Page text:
Before pairing with The Four Diamonds Fund, THON donated its proceeds to the Butler County Association for Retarded Children. The Penn State students and volunteers were able to raise a total of $2,000 in 1973 -- a number which has grown exponentially each year since. In its second year, THON was increased to 48 hours and raised a total of $10,825, which was donated to the American Heart Association in 1974. Two more organizations saw donations from THON -- the Easter Seals Society in 1975 and the Muscular Dystrophy Association in 1976. 1976 also established an important precedent for the future: a theme. The first theme in 1976 was "Dance For Those Who Can't" and this created a unifying cause for dancers to participate under together and themes have been around ever since.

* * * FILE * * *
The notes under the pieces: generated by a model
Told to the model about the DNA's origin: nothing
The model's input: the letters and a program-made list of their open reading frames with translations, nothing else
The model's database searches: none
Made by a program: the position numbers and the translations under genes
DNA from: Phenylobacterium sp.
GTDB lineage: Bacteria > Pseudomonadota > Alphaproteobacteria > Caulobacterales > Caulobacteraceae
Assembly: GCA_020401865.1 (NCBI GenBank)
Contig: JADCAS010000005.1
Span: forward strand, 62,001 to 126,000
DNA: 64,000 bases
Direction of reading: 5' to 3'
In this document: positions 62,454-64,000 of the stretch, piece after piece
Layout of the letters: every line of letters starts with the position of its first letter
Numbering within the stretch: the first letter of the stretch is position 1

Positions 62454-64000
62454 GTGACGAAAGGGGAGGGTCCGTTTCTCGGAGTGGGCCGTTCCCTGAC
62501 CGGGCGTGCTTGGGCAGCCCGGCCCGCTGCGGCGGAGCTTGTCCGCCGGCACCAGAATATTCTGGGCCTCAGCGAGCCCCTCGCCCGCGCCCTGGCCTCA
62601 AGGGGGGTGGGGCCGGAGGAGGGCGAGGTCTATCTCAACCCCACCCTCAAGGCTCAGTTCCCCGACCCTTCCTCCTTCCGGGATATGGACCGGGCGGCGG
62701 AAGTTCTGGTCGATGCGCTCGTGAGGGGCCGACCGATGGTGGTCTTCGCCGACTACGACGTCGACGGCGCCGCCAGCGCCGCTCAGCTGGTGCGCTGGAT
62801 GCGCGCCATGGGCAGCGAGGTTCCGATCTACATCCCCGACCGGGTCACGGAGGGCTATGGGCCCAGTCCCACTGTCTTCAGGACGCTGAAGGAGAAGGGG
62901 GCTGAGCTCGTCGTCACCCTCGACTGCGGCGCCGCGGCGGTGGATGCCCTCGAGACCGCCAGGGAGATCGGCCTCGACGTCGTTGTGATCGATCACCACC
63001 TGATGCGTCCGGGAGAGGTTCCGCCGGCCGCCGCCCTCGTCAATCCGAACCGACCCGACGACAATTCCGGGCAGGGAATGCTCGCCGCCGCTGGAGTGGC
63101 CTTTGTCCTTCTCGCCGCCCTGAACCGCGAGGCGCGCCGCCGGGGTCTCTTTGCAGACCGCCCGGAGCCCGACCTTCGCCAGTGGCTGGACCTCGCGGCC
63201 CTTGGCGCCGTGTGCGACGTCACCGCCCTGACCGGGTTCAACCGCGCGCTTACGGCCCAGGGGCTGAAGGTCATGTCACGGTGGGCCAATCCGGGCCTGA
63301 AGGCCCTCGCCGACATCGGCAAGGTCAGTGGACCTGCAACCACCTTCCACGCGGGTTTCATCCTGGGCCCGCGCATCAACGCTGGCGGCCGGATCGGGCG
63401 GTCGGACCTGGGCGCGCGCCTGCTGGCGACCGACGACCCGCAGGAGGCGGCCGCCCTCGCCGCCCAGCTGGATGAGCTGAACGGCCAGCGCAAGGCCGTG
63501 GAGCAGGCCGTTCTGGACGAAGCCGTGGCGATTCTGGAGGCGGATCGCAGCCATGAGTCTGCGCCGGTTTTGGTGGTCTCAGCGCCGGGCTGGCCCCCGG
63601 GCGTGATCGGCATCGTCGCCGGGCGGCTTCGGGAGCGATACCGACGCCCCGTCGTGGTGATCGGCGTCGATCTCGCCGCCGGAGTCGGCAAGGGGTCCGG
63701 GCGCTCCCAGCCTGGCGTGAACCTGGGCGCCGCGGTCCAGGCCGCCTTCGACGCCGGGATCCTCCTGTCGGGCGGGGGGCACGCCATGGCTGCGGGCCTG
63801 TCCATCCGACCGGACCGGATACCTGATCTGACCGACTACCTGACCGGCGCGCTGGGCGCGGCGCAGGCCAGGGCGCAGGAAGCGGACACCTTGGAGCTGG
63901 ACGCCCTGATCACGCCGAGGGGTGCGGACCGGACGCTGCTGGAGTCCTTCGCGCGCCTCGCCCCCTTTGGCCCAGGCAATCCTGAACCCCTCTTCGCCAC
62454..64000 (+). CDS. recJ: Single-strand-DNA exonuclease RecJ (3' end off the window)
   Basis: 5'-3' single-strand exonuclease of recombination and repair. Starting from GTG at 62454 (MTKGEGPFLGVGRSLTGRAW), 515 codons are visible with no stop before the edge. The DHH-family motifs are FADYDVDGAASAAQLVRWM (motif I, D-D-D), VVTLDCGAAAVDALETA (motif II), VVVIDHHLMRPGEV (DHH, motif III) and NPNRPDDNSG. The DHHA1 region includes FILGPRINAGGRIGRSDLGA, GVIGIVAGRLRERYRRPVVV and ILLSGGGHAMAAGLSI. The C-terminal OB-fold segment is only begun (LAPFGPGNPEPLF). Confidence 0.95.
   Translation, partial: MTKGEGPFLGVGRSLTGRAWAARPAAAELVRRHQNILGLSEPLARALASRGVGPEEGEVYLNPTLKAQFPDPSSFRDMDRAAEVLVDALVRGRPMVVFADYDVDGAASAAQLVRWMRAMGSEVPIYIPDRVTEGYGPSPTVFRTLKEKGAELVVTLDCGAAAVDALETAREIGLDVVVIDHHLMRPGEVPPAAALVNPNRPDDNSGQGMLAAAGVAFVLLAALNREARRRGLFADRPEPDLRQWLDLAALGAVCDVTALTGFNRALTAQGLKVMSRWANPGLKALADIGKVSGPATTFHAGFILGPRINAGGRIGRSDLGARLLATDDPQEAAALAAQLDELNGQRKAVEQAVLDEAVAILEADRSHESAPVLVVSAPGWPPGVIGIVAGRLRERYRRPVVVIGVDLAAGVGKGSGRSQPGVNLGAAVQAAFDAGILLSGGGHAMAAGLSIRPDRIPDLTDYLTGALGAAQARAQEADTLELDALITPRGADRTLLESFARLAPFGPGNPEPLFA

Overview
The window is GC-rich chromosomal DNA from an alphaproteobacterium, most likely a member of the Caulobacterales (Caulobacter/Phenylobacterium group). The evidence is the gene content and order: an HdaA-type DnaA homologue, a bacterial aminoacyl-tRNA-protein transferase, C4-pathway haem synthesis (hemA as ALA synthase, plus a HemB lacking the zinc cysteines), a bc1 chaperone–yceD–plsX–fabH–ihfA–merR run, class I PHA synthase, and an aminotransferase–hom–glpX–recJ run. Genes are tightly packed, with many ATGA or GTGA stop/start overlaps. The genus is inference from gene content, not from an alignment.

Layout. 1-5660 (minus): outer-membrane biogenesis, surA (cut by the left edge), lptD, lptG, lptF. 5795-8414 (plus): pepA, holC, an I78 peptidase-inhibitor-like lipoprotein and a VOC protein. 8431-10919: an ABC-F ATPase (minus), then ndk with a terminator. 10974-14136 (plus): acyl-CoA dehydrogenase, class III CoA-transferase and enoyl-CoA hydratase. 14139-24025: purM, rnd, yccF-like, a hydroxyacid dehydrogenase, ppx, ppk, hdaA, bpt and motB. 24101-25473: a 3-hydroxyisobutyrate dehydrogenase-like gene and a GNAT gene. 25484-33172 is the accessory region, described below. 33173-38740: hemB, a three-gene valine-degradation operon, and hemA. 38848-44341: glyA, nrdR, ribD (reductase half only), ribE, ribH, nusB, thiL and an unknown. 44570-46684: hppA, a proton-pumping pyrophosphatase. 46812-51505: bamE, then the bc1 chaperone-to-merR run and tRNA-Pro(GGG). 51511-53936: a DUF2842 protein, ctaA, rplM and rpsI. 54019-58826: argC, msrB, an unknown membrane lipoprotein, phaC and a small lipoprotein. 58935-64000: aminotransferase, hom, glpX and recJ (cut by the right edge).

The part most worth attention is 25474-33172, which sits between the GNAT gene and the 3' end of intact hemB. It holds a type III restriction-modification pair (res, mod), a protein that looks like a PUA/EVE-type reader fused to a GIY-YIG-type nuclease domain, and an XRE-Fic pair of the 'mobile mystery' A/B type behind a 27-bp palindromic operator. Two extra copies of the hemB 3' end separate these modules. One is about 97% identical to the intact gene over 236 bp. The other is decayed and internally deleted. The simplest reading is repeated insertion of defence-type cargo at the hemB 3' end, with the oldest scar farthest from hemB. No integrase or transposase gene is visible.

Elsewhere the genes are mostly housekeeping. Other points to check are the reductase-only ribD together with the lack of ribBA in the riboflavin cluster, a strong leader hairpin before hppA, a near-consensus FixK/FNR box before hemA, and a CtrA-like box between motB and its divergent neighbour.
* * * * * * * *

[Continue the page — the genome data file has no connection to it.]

At the same time that the THON was trying to find it's footing as a philanthropy, another organization was just starting out as well. The Four Diamonds Fund was started by Charles and Irma Millard at Penn State Milton S. Hershey Children's Hospital in honor of their son, Christopher, who had passed away at the age of 14 after losing his battle to pediatric cancer. The Four Diamonds Fund's goal is to essentially pick up where insurance leaves off and cover any expenses that families with children suffering from pediatric cancer may incur. They provide for things as large as research and a medical team to treat the children, to something as small as the families' gas costs and meals. The fund itself draws it's name from a story Christopher had written before he died in which a knight must find four diamonds in order to gain his freedom; Courage, Wisdom, Honesty, and Strength. These are the qualities that Christopher believed were necessary to overcome cancer.